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I am a veterinarian in Europe and I am facing an unusual case.

Within the last month, I have seen two different young dogs (3 years and 4 years old) to whom I administered a tetravalent vaccine for Leptospirosis (commercialized since 2012). These are inactivated vaccines which are administered yearly.

  • One of the two dogs was previously using a similar vaccine from a different brand.
  • The other dog was administered the same vaccine last year.

Both dogs had no signs of disease at the time of the vaccination.

After about 2 weeks from the date of the vaccination, both dogs developed jaundice and anorexia and signs of hepatic failure in lab tests.

In subsequent ultrasound and x-rays, we observed microhepaty in both dogs, the cause of which (congenital vascular defect or chronic) is at present unknown. Given the age of the dogs, we believe that the microhepaty is congenital; in this case, it is possible that this condition is initially asymptomatic but appears as the animal ages.

Questions:

  • could the signs of hepatic failure be seen as a side effect of the vaccine (compounded by the preexisting microhepaty)?
  • could the brand (or the batch) of the vaccine have a role? Note the batch numbers for the two vaccines are different in one digit.

Further notes:

  • we and other colleagues have been administering the same vaccines regularly with no similar findings for years
  • In a short search, I did not find specific links in the literature between hepatic symptoms and vaccines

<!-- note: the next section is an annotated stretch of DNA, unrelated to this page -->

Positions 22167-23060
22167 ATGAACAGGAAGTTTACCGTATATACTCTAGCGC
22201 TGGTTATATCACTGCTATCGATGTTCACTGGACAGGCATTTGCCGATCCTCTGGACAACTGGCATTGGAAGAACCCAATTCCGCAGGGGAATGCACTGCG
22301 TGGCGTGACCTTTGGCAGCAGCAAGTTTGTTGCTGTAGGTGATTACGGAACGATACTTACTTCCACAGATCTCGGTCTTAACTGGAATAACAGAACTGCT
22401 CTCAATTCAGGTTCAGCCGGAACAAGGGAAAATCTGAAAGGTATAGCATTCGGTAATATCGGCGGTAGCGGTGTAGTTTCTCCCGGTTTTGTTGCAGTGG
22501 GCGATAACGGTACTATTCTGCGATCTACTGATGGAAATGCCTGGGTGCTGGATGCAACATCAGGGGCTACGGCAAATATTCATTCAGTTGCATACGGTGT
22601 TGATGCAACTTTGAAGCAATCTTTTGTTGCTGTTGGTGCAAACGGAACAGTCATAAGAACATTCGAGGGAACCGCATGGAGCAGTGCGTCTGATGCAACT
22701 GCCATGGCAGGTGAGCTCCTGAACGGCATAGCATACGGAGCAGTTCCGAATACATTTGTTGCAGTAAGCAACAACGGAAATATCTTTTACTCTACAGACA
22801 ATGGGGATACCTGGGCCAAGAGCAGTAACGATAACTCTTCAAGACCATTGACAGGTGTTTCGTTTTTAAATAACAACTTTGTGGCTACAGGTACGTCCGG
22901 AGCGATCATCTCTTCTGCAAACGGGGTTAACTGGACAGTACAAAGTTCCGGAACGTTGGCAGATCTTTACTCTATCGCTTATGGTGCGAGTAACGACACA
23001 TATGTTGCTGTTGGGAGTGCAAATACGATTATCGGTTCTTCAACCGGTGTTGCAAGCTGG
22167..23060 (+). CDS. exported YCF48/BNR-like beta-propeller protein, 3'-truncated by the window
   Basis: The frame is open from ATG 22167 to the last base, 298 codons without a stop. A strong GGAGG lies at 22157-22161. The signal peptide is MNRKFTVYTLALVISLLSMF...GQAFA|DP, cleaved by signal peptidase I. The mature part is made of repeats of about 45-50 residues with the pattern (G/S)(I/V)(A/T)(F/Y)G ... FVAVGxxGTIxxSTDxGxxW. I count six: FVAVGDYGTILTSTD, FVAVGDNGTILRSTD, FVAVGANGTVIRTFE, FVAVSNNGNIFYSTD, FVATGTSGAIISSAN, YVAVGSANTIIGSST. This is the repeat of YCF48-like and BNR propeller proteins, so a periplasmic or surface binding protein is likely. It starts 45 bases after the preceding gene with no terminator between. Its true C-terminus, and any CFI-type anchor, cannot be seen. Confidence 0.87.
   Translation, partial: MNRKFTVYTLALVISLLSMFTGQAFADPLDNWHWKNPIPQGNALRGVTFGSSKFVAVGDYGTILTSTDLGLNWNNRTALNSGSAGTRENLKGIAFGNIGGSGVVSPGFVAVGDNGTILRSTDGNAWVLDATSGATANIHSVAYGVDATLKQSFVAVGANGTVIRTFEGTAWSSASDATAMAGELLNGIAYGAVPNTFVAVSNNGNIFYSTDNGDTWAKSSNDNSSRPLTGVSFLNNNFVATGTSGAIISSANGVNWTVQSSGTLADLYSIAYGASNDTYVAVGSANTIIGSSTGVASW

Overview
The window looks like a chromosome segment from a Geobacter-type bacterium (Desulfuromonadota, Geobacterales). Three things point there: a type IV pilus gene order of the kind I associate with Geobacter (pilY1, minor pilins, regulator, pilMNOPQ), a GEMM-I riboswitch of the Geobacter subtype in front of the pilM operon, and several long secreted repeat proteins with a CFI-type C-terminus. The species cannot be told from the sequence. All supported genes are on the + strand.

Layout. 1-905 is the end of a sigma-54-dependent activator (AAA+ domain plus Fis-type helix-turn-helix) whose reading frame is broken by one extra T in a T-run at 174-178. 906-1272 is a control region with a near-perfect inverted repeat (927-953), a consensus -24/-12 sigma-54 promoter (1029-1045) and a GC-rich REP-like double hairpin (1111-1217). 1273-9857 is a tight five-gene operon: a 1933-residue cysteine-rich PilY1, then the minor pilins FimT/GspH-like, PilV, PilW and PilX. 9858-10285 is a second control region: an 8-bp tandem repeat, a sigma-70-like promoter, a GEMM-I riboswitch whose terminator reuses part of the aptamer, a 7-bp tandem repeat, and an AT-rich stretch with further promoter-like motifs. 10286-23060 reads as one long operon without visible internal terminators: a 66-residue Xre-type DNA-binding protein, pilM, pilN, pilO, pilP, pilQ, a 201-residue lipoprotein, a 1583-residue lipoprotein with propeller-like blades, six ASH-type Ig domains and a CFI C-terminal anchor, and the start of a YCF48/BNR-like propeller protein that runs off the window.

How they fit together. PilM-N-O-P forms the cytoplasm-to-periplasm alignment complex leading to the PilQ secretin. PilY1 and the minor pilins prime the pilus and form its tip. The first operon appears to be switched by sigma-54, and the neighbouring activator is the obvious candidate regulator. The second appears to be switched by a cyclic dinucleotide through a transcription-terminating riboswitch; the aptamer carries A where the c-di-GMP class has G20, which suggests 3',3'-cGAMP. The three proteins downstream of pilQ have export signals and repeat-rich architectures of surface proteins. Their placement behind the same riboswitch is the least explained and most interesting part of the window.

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    Welcome lale. I don't think we have another vet who frequents this site, and leptospirosis vaccines developed for humans are rarely used except in high risk areas of the world, so there may be a paucity of responses - unfortunately. I do not have enough information for a proper answer, but it is an excellent question - I didn't find anything in a preliminary lit review either, and theoretically the potential exists for an inactivated bacterial vaccine to create symptoms similar to the disease if improperly prepared... albeit rare, it has happened. So – DoctorWhom Aug 19 at 5:30
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    I would recommend reporting this to the manufacturer of the vaccine and asking if other recipients of the same batch have reported similar complications. From a public health standpoint, it could be an important finding. If that does not pan out, if you have administered the same batch to other animals without incident, consider examining these two as a case study to evaluate how undiagnosed hepatic pathology may predispose animals to adverse events from this particular vaccine. You might reach out to a veterinary school research department with the inquiry as well. – DoctorWhom Aug 19 at 5:32
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    Thank you DoctorWhom. We will report the finding to the vaccine manufacturer, and I'll edit the question in case of any news. – lale Aug 19 at 19:25

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